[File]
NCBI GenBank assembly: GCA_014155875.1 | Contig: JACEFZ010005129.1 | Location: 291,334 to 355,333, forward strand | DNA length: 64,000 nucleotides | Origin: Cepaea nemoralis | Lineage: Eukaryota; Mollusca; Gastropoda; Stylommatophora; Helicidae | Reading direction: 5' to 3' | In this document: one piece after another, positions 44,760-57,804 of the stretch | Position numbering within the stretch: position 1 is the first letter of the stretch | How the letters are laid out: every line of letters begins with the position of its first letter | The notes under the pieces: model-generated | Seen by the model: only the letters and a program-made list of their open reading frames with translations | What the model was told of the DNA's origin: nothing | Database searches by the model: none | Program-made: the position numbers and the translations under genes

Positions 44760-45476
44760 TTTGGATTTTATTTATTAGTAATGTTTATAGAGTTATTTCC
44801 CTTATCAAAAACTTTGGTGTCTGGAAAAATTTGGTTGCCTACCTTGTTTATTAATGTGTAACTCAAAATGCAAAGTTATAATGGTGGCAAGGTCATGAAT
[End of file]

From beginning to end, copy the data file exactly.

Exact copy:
NCBI GenBank assembly: GCA_014155875.1 | Contig: JACEFZ010005129.1 | Location: 291,334 to 355,333, forward strand | DNA length: 64,000 nucleotides | Origin: Cepaea nemoralis | Lineage: Eukaryota; Mollusca; Gastropoda; Stylommatophora; Helicidae | Reading direction: 5' to 3' | In this document: one piece after another, positions 44,760-57,804 of the stretch | Position numbering within the stretch: position 1 is the first letter of the stretch | How the letters are laid out: every line of letters begins with the position of its first letter | The notes under the pieces: model-generated | Seen by the model: only the letters and a program-made list of their open reading frames with translations | What the model was told of the DNA's origin: nothing | Database searches by the model: none | Program-made: the position numbers and the translations under genes

Positions 44760-45476
44760 TTTGGATTTTATTTATTAGTAATGTTTATAGAGTTATTTCC
44801 CTTATCAAAAACTTTGGTGTCTGGAAAAATTTGGTTGCCTACCTTGTTTATTAATGTGTAACTCAAAATGCAAAGTTATAATGGTGGCAAGGTCATGAAT